Open daily, breakfast 8:30-9:30, lunch 12:30-1:30 (except Sunday, 1-2:30), dinners 6:30-7:30. Reservations almost a necessity. Mastercharge and BankAmericard accepted Accessible by wheelchair.
Two hours from downtown Washington and only 20 minutes from rural Washington (the quaint Blue Ridge Mountain twon surveyed and laid out by the same namesake George), is the old-fashioned apple country inn, Graves Mountain Lodge.
After more than 50 years of taking in lodgers, it is still one of the more popular watering, or cidering, places for families our for a day of apple picking in the fall or just cruising country roads to admire the scenery.
The lodge serves three meals a day from April through November and also has a hilltop motel and cabins for guests who cannot bear to leave.
The dining room seats 200 at long tables, although 300 enjoyed the all-you-can-eat buffet when we went for Sunday lunch, including a dog who scavanged happily under the tables. Reservations are almost a necessity on weekends.
The lodge features pot-luck meals for some weeknight suppers but regulary serves trout on Friday, steak on Saturday and ham on Sunday. Sunday dinner is a fried chicken meal, accompanied like most meals by huge piles of fresh vegetables, which last week still included beans, tomatoes, corn pudding, potatoes, cole slaw, fresh rolls and of course - from theri orchards - an apple dish (baked apple) and an apple desert (apple cobbler with ice cream).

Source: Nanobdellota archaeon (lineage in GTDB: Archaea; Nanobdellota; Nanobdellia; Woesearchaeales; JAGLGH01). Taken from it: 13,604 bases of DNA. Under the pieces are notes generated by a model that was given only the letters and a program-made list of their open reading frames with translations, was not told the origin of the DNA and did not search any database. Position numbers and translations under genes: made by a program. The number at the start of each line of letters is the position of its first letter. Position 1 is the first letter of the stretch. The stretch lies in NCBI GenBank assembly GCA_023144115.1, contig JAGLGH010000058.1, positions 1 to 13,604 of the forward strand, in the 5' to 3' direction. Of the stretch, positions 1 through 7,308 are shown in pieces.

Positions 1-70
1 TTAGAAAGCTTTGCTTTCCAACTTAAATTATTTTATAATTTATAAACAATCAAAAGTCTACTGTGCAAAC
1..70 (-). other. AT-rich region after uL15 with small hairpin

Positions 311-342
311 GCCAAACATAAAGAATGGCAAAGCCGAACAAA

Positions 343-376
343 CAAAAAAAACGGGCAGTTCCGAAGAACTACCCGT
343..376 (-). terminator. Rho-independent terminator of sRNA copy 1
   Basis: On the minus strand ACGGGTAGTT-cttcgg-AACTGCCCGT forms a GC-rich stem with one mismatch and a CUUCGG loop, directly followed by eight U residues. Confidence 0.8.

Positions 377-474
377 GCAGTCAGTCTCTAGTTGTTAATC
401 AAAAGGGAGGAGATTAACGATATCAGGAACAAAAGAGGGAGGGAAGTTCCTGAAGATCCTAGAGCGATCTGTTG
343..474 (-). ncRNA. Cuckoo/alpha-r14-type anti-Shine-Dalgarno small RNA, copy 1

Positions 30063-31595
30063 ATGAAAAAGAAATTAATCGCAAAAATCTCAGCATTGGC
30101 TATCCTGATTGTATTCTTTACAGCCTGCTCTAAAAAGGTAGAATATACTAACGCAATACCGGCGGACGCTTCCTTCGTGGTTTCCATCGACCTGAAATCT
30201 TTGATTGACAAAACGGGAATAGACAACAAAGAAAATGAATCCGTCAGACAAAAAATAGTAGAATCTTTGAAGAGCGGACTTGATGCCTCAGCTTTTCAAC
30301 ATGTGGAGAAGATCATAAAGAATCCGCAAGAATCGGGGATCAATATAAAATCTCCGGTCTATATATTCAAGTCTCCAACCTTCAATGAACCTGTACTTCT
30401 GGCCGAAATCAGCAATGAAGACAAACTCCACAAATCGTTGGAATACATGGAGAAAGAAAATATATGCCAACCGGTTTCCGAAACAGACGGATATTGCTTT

Waitresses in dungarees also maintained the apple butter supply and kept glasses and cups full of iced tea and coffee.
The meal was hot and hearty and almost everone in our three-family caravan overate. We were glad to get outside and head for the orchards for an afternoon of apple picking. However, those who preer to savor a meal from a rocking chair overlooking the Blue Ridges will find an ideal spot under the lodge eaves.
The Graves orchards will have pick-your-own days this year only during their annual apple harvest festival the weekends of October 8-9 and 15-16, when Brunswick stew, cornbread and various apple dishes and drinks are served outsoors all day ($2.50 a person).
We worked off our lunch at Mountain Green Orchards in nearby Washington, where you can pick your own apples seven days a week from Labor Day to November. We all enjoyed the ride to the orchards on a tractor-pulled wagon and used long apple pickers to quickly fill two bushels of early-ripening York and Delicious apples. Just as we overate we overpicked. Our pantry now bulges with bags and bowls of apples and my wife already wearies of cooking pies, cobblers, appleasauce and other dishes.
Ten other Virginia orchards also allow customers to picker their own apples until the end of October. A list is available from the Virginia Department of Agriculture, 203 N. Governor St., Richmond, 23209.
Our day devoted to apples was generally considered a success, despite the 200-mile, four-hour round trip, partly becasue one of our two boys brought a radio to listen t rock stations while the adults admired the senery.
Apples and cider generally are cheaper at the orchards ($5 a bushel and $1.50 a gallon) and Graves Mountain Lodge is reasonably priced, especially for families with hearty appetites.
Graves prices are $3.50 for weekday and Saturday lunches and $5.25 on Sundays. Dinners run from $5.25 to $7.95. Children under 10 pay half price. Our boys no longer qualify so the bill for four was $23.84 with tax and tip. Which included several second andat least one third helping.